For even more book recommendations, here are all my posts about Advent and Christmas books:

What to Read For Christmas
Full Hearts
On Christmas Traditions and Books
Good King Wenceslas
The Canticle of the Bees
Longing and Waiting 
Christmas Books!
Christmas Books 2014 


Tuesday, October 6, 2015

Magic Mirrors: Exploring Living Books

 Here is a  living book that I am reading with my 12-year-old daughter.  It is my second time through and this truly is a living book by the wonderful author, Elizabeth Yates. Prudence was a  schoolteacher in Connecticut in 1833 who dared to open a school for young black girls who wanted an education.  It's one of those books that spark relations with all sorts of things that you weren't expecting to learn about.  As early as page 12 one finds Prudence wrestling all night with her conscience - a passage worth remembering when experiencing things not nearly as monumental as Prudence experienced. This is an outstanding example of someone governed by their will on the right side of the chart!.
Prudence Crandall - Woman of Courage by Elizabeth Yates - highly recommend!

This quote from Charlotte is one of my favorites and encompasses another quote I am fond of -
"The glory of God is the human being fully alive" - St. Irenaeus. Thinking about great literature - and living books in particular - was an activity we did at the Rochester Gathering a few weeks ago.  We examined many passages from Charlotte and then wrote our own narration definitions.  Here are some beautiful examples:

personal definitions of a living book

"A living book breathes the life of a person or story directly into your heart.  One does not get bogged down in that they are learning per se, but rather enters into that author's life, story, or expertise. A living book often leaves you desiring to know and learn more about things introduced in the book."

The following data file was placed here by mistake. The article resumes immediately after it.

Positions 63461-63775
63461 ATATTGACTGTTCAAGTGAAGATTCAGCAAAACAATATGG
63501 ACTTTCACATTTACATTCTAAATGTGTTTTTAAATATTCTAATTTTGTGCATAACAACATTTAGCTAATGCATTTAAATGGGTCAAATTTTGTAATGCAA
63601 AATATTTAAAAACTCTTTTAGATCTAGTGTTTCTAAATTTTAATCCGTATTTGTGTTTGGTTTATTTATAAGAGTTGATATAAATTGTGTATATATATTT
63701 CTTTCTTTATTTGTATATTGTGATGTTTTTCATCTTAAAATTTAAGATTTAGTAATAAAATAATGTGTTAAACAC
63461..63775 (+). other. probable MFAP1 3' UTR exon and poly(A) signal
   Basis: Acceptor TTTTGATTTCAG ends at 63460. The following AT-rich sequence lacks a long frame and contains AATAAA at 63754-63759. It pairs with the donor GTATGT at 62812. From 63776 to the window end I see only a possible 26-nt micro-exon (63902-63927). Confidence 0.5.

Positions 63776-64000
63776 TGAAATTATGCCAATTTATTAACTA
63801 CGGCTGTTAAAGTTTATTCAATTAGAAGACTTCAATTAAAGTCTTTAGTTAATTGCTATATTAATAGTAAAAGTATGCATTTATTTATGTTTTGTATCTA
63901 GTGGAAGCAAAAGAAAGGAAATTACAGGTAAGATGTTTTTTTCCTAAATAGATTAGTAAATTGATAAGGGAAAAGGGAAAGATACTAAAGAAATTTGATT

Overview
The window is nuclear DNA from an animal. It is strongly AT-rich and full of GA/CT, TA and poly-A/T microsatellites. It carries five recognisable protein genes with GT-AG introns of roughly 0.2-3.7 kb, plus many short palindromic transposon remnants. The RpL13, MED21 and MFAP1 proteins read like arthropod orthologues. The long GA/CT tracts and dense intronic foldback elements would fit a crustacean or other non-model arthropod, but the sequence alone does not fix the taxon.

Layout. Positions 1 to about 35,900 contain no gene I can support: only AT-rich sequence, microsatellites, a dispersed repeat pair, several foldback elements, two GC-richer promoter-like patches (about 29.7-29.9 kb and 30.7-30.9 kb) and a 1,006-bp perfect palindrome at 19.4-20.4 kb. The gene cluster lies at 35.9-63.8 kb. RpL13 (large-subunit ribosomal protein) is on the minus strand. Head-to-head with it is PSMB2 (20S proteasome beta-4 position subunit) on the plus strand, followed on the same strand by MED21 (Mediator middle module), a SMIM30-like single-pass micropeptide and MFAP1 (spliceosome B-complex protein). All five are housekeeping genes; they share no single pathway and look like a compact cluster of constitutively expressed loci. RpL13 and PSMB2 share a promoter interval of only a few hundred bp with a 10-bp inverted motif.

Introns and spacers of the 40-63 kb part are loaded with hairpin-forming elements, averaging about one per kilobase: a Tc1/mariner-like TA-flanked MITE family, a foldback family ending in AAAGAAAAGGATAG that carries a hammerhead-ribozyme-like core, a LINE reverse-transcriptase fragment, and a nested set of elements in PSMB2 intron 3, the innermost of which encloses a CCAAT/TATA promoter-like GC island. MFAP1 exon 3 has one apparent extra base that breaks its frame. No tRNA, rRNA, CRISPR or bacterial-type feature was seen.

- Amy V.

"A living book is sustainable food for our minds and souls. It makes us dig, grapple, and contemplate the Truth, rather than handing it to us in a sound byte or neat packagge. A living book puts us into relationship with God and/or others in a life-changing way." - T.F.

"A living book uses rich language. We must choose books wisely, like our friends. Living books connect us, mind-to-mind with great thinkers and great ideas. They nourish and sustain us, mind and spirit.  It's important that we do not spoon feed our children. The things they will retain, are the things they dig for themselves." - Shauna M.
Aren't those good?!  I hope you are reading many living books this school year. I found these other books about Prudence while looking about but haven't read them yet.  I wonder how the writing in these will compare to Elizabeth Yate's skillful pen?